LAWRENCEVILLE - One fall afternoon, Carolyn Buice closed the door to her home office.
She gathered her thoughts, said a prayer, then lifted the phone and dialed the first number.
Over the next several hours, the veteran's daughter made six phone calls to six families - widows and mothers of Gwinnett's fallen heroes.
"It was an emotional roller coaster. How do you call a wife and say, 'Please accept my deep condolences?'" Buice said.
But the Buford woman volunteered for the job - volunteered to speak to the families to get permission to place the names of the fallen servicemen on Gwinnett's Fallen Heroes Memorial.
"Somehow to see your loved one's name in stone, it seems like it's so final," Buice sad. "It's real. His name's here; there's no way to erase it; he's not coming home."
But somehow, the heart-breaking conversations turned into hope.
"She was an absolutely wonderful person to talk with," said Vicki Smith, a Lawrenceville woman who is mourning the death of her 21-year-old son Pfc. Brian Smith during a Marine training exercise. "You know the feeling that you've known someone your entire life. I feel like I have a special connection to her."
Her own hero
During a somber trip to the Vietnam Veterans Memorial in Savannah in January of 1993, Ron and Carolyn Buice first envisioned a memorial for Gwinnett's slain soldiers.
During the drive back, the idea expanded to include all the county workers who died in the line of duty.
The Buices knew some names that belonged on that wall - three classmates who died in Vietnam, a distant cousin who died in the Civil War and Carolyn's uncle, who was killed along with two other police officers in 1963.
But two years after dedicating the Fallen Heroes Memorial, when Carolyn Buice was making those calls to add the names of the county's newest war casualties, she was thinking of her own fallen hero, her father.
"I cut my teeth on some of Daddy's ribbons," she said, speaking of her father's World War II service. "He wasn't a recipient of a Silver Star or a Bronze Star, but he made his way through."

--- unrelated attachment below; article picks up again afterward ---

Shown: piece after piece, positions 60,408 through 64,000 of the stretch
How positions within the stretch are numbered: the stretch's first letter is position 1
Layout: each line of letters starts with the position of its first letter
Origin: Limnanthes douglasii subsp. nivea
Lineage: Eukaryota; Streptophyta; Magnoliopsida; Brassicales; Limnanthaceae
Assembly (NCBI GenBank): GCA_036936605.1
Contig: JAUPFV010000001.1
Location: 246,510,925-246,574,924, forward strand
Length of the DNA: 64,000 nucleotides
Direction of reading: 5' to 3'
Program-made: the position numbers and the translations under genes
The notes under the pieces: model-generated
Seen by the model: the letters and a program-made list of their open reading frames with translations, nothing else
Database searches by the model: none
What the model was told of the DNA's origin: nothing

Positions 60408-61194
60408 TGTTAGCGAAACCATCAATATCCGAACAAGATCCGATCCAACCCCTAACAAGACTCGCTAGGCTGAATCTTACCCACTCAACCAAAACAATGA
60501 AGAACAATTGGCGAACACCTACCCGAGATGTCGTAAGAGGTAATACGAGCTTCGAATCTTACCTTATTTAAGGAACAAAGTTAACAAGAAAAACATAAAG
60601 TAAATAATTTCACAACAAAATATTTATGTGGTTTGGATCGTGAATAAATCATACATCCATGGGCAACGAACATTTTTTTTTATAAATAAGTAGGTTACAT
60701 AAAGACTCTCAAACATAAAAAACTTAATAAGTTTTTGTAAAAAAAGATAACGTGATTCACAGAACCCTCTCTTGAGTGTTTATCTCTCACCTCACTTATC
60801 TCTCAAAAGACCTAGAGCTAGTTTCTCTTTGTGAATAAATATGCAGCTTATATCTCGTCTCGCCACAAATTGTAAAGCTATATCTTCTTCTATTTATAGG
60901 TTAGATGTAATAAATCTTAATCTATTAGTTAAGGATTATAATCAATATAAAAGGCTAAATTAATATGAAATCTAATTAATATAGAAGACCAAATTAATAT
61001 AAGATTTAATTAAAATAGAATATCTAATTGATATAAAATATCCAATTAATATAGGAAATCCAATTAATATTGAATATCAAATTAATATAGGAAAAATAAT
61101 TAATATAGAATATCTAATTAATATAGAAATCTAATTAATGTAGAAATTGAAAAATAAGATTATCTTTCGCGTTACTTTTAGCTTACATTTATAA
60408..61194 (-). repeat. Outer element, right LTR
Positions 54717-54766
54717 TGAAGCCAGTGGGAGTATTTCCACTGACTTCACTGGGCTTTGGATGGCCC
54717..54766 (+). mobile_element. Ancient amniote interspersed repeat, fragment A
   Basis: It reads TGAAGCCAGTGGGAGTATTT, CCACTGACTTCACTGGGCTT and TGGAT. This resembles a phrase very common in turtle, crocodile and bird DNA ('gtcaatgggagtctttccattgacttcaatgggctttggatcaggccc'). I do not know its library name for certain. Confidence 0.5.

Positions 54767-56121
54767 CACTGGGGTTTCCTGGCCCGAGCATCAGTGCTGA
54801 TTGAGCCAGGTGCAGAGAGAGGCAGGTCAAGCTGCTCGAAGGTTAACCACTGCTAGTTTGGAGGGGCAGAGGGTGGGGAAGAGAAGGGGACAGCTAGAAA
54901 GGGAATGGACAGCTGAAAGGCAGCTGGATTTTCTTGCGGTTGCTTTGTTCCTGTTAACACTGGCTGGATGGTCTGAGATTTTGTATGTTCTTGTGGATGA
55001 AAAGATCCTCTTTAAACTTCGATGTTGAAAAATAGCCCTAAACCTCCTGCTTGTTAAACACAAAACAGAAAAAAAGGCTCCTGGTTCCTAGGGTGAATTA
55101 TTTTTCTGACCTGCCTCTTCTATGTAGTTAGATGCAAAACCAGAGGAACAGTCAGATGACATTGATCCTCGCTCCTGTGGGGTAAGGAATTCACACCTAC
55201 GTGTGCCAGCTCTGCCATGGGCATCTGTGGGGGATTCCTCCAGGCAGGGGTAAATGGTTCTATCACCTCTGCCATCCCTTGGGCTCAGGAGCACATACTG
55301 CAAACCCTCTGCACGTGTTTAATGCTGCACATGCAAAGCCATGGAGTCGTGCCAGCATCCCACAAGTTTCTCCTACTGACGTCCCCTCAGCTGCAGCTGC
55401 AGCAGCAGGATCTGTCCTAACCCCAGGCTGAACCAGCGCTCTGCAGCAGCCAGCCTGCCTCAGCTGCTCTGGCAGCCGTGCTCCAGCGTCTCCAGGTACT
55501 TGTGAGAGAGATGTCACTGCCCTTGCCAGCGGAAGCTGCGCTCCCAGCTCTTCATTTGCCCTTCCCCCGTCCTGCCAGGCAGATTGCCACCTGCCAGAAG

Richard Everett died in July 1994 in a car accident while on his way to his daughter's house.
While he died long after he left the Armed Services, the sudden death of her first hero is what Buice thought of as she made the calls.
"I was totally devastated, but I felt the warmth of love around me" from supportive friends, Buice said. "You have to repay that."
She wanted to offer that same comfort to the widows and mothers of Gwinnett's six slain servicemen.
"I asked God to give me the right words and that somehow I could bring just a touch of comfort to them," she said.
For the woman born on Veterans Day, patriotism isn't just a feeling. It's a family
The Buices spent a decade pouring over history, researching and raising money for the memorial - almost the entire lifespan of their grandchildren Jamie and Joey Reifert, who live next door.
During the annual Memorial Day fundraiser, Jamie would often be carried in her grandfather's arms as if from a burning building, as a living statue to firefighters.
One year, Joey lied to
doctors to get out of the hospital in order to attend the ceremony.
On Sept. 11, the kids came home from school and stood in the driveway waving American flags to people driving down the road.
But Carolyn Buice hasn't just stirred patriotism in the hearts of her family.
She is inspiring a grieving mother to work for veterans.
"It does help to have the community supportive," Vicki Smith said of her own experience since her son died in June. "We need that (patriotism) in our country. She made me feel I want to be a part
of it. I don't know in what capacity.
"It's hard to go through a loss, but to have people supportive - people you don't even know - it's a wonderful feeling."